Gureghian, Sahag. “Finding the Time to Write.” We the Bistro. 22 February 2010. Web. 30 July 2010.  http://mediabistro.posterous.com/finding-the-time-to-write.

Ians. “Lindsay Lohan Spending Time in Jail Writing and Eating.” Entertainment Daily. 29 July 2010. Web. 30 July 2010. http://blog.taragana.com/e/2010/07/29/lindsay-lohan-spending-jail-time-writing-and-eating-153456/.





Tuesday, July 27, 2010

Dog Days of Summer

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I am a dog person. I've owned several mutts, a Blue Tick Coon Hound, a Bull Terrier and four Great Danes. Or rather, they owned me. Right now we have three Great Danes in our casa. Allow me to introduce them.

Goblin is a 170 pound merle with golden eyes who was abused by a man, which means he is terrified of all men, which means he is terrified of me sometimes. Even after five years he still shivers and shakes. He's 7 yrs old.
Left to Right -Ghost, Goblin, Yvonne and Ghoulie

Ghost is a 120 pound white with blue eyes. She's deaf. She was set on fire when she was six months old and has a large scar by her front leg. Now she's 5 yrs old and other than being ravenous at mealtime, she's well adjusted, and as ditsy as can be.

Ghoulie is our newest. She's a 100 pound 10 month old puppy. She's white as well. And she is as blind as a Ray Charles bat. We just got her 4 weeks ago after a 4000 mile road trip in 5 days to Charlotte. Now, when she'd not sleeping in the crate, she's being watched by either Von or me. I spend about 3 hours every night repeated the words, watch it, no, and stop about 50,000 times. She is the canine equivalent of a toddler... a toddler on a hotplate. For she will leap wildly at anything and anyone who makes a noise near her.

I am relearning patience. I am enjoying the love of this new dog. I am also trying not to laugh when she runs into the wall. It's not funny. Not really. Well. maybe a little bit. Still, I try not to laugh.  Just so you know.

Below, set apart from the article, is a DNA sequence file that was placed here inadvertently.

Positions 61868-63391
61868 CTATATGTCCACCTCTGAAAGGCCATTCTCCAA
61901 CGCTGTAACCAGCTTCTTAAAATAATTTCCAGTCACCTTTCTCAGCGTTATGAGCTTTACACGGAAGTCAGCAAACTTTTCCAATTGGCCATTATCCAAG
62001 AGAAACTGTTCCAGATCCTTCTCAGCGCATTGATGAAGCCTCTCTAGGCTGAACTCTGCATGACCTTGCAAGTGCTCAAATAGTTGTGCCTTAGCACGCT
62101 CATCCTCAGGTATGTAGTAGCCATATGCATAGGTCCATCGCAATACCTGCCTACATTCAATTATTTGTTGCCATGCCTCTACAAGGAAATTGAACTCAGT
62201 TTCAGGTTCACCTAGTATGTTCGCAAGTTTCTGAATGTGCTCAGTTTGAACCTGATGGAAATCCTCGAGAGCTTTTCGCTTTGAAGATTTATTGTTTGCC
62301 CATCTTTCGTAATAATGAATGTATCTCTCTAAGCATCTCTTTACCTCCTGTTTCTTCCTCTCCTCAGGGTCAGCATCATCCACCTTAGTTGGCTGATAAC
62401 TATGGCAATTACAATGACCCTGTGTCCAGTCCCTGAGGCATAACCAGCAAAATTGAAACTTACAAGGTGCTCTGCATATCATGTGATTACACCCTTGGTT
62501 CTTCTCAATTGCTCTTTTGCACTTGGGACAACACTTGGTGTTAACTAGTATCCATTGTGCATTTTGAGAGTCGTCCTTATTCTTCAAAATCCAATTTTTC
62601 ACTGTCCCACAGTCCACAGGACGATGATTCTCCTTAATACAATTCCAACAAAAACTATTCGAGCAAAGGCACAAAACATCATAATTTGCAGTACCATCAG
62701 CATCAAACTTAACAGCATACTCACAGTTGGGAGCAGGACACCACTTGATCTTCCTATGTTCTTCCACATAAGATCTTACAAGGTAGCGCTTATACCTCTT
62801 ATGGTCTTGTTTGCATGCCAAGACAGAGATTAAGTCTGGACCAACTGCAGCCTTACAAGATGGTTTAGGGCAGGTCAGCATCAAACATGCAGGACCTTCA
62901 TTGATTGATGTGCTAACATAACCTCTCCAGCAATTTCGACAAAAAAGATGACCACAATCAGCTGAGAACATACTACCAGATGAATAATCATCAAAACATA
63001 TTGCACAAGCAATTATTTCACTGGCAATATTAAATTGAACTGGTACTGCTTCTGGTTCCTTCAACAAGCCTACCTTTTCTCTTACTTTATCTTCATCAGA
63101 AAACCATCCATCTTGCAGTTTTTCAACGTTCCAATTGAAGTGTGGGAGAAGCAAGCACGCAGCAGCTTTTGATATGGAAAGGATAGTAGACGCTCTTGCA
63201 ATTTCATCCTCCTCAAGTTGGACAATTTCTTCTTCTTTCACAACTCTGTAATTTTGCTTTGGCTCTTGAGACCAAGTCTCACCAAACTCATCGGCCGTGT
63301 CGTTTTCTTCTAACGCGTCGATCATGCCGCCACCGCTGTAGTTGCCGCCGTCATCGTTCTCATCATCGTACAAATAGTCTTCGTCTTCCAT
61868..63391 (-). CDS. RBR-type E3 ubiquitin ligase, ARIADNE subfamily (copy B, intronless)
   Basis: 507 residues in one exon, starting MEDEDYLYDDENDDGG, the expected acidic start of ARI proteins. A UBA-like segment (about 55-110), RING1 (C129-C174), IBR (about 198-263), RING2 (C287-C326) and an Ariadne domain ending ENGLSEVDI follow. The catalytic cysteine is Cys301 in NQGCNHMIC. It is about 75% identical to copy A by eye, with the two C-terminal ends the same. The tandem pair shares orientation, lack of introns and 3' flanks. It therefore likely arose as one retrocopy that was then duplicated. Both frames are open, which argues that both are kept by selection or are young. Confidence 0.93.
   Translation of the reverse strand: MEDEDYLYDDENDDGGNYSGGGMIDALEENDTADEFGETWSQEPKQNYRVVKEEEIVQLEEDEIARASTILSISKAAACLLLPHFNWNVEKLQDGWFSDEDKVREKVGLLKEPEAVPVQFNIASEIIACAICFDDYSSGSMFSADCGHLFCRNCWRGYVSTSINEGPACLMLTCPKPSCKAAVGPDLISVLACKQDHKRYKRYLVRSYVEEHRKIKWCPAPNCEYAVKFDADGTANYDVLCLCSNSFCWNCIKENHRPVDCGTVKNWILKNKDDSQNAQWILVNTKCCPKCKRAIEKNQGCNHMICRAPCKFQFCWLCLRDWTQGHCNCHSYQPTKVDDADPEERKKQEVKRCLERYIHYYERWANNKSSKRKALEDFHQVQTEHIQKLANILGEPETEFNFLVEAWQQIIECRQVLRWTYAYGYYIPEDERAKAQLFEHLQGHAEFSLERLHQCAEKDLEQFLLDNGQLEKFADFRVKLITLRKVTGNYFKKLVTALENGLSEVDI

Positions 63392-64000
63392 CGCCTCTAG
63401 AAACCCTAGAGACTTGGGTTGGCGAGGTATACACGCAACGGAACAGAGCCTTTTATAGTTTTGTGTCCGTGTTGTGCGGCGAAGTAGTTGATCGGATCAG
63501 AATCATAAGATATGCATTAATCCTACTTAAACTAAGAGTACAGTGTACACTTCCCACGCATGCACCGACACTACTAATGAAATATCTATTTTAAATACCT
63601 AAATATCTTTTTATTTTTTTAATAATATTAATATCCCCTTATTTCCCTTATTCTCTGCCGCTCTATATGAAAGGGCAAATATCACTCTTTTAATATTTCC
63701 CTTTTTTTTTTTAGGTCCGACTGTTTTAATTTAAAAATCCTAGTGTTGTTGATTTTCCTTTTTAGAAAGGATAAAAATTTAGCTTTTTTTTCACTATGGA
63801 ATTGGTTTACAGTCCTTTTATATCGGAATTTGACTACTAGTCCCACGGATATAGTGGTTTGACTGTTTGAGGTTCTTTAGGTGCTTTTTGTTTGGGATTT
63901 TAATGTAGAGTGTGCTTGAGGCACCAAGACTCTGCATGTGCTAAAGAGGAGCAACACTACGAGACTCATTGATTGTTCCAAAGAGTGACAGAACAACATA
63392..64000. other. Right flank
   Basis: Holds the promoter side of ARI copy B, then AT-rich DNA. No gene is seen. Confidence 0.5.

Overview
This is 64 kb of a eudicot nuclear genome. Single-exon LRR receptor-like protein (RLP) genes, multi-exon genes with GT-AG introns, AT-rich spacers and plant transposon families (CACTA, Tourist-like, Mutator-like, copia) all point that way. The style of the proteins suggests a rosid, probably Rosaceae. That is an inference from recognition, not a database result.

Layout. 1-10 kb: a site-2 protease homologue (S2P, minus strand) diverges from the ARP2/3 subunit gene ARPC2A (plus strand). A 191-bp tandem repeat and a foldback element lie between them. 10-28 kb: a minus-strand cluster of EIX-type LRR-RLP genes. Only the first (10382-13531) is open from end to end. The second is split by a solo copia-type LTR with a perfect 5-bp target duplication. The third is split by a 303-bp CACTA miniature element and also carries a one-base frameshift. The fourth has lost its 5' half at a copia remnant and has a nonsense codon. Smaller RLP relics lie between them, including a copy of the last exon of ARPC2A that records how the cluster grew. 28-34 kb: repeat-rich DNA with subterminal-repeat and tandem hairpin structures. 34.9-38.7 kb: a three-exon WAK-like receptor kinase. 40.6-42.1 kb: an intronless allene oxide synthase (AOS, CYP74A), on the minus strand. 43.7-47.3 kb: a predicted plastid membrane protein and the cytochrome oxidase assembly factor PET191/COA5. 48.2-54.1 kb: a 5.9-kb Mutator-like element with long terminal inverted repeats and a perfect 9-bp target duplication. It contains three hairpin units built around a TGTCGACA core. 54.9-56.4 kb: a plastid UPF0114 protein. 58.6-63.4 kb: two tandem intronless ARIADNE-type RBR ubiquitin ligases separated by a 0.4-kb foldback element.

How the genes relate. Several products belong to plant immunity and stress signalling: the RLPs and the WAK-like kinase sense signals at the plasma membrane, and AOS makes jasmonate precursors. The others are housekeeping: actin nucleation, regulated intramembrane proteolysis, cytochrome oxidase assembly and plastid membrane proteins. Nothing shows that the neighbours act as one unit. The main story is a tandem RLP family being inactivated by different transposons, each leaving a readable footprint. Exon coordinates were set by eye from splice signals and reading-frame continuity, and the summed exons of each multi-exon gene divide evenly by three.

Wednesday, July 21, 2010

NECON 30 REDUX

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NECON has come and gone. I feel at once energized and exhausted. But like always, I’m glad that I went.

For those of you who don’t know, NECON is one of the best kept secrets of the horror genre. It stands for North East Horror Writer’s Convention and was started by Bob Booth thirty years ago. Most of the time it’s held at Roger Williams University and is more of a summer camp than a convention. By that I mean instead of focusing on the panels, the convention focuses on events that bring people together. Whether it be mini-golf, croquet, midnight darts, softball or just hanging out in the quad until sunrise, most of the NECONites, as we are known, stress the Camp-esque qualities of NECON over the Con-esque qualities.

When I think of NECON I think of sitting drinking scotch with Peter Straub. I think of shooting the shit with Jack Ketchum, who sometimes calls me Warren, even though I’ve known him for more than ten years. I think of the Cabal, Brian Keene and FUKU, who are usually in attendance. I think of the New York Contingent with my spiritual mentor Douglass Clegg, my horror enabler Matt Swartz, Red Ranger Alexa DeMonterice, Ginjer Buchanan, Gina and Jane Osnovich, Nick Cato, Nick Kaufman, Tracy Carbone, Lisa Manetti, Dave Simms, Monica O’Rourke and Linda Addison. I think of Holly Newstein and Rick Hautala, who I know would be even better friends if I could make them move away from the frigid north. West Coasters Hal Bodner and John Skipp were a treat. Shout out to Rich Dansky, Jack Haringa and Nate Kenyon.

So what’s new from NECON this year? The rumors about me wearing a dress may or may not be true, but if they are true, it was only as part of a costume to roast Elizabeth Massie and Courtney Skinner. Joe Hill popped in and we had some nice conversations about motorcycles. Heather Graham came in and almost stole the show. Rio Youers slipped past border patrol and managed to grace his way into everyone’s hearts with his guitar and “aw shucks” demeanor. The McIlveen girls are almost all of legal age now which is about as dangerous as the US vs Russia circa 1980. Any attempt to touch them would certainly cause Mutually Assured Destruction, emanating from Papa John and any number of Big Brother NECONites.